Born Guilty: An Interview

BORN GUILTY directed by Max Heller is a story about a Judith Weiss Rosanna Arquette and her son, Marty Weiss Jay Devore. The story goes that Judith is a long time single mom who tries to date guys but has just about given up on love, so her son Marty sets her up with a friend of his to cheer her up. Of course, things don't always go as planned and that's just the start of it. 

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Who are you and what do you do?

 Max Heller - Director

Max Heller - Director

I’m a New Yorker who edits TV shows and creates independent films as a producer, writer and director. 


Why did the end shot have Marty the protagonist grabbing a water? Was there significance?

Marty makes a confident and satisfying decision to grab a water bottle from among the multitude of drink options in the cooler. This is in direct contrast to the struggle Marty faced in act 1 when he froze unable to decide which beverage to purchase as others grabbed drinks around him without much care. The significance is that Marty has changed, now he has confidence and clarity in place of indecision and fear. I could explain how he made the transformation, but I don’t want to rob viewers of a robust filmic experience —you gotta see the flick.


What was the origin of this story? Why make a story about a mother/son relationship?

We all have our mothers to thank for our existence, and it usually doesn’t stop just there, they feed and house us, giving all their knowledge and emotional support whenever we ask or not. So we owe them I lot, especially single Moms and I was raised by one. My mom never found a successful long-term relationship after her divorce, this film is about an anxious single Mom whose son tries to ease her condition by delivering her a man suited to calm her nerves. I know a lot of adults of divorced parents wish their Mom had a good man in their life and also wish they could make it happen, so I followed that thread and created a script around that concept filled with humor and love.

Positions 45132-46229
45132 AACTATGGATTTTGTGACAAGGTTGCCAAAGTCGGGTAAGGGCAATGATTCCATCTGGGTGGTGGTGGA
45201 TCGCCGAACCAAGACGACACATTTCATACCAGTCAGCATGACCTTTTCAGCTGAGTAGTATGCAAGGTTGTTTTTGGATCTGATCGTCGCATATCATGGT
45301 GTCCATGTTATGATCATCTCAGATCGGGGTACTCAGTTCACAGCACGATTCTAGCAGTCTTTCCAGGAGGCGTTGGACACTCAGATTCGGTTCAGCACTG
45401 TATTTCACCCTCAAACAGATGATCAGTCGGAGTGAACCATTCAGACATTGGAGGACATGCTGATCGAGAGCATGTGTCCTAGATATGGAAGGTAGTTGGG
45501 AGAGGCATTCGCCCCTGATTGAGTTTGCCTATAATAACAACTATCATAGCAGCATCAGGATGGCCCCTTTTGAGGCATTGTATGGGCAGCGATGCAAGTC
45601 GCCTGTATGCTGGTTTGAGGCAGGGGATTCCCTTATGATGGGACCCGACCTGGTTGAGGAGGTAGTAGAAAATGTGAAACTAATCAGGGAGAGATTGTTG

David Coussins and Rosanna Arquette

David Coussins and Rosanna Arquette


Any funny moments on set to share?

Lots! The kids in the Ms. Gonzales scene never wanted to say their lines as written so I hired one on set to rewrite the scene and paid him in Cheetos.

What was the most challenging thing about shooting the film?

Working within an ultra-low budget.

What did preproduction look like for you? Did you have time to do a table read before you got into shooting?

Unfortunately not.

Were there any locations you really wanted but couldn't get?

Yes, we were supposed to shoot in Washington Square Park, but the permits from the parks department were never obtained in time, so we circumvented it by quickly getting a city permit and shooting on the sidewalk around the perimeter of the park and which enabled us to have the park as a beautiful backdrop. 

The opening animation was clever. What made you want to create opening titles in the way that you did?

I always wanted a cool opening credit sequence that harked back to the opening credit sequences of the 50’s and 60’s. I also wanted to tell the mother/son history in a quick concise way so I combined the two and thus the animated open sequence was born!

I love the color direction you chose. The mother seemed to have more of a blue tone, versus the son seemed to always have a warm tone. Was this intentional?

Yes, those were very intentional, I spent a lot of time in color correction at Nice Shoes, a fantastic post house.

What is one character from your script you identify most with?

Marty Weiss the son.

How important is the actor/director relationship on set?

Extremely important, the actors have to trust that you are watching their performance and giving agile feedback.


Fun Questions

If you were stuck on an abandoned island what five items would you have with you?

A pen, paper, sunscreen, rum and no phone.

If you could have lunch with any film director or writer who would you meet?

Paul Mazursky.

If you could travel in history where would you go?

NYC in 1974

If you had a superpower what would it be?

Flight, it’s what I dream about.

Which do you prefer to shoot films on 35mm or digital?

Digital, baby! I know it’s not what a director should say, but you can shoot a lot without cost concerns, on set its fast compared to putting a film in the camera, get a highly manipulatable image, and if you color it correctly it looks amazing.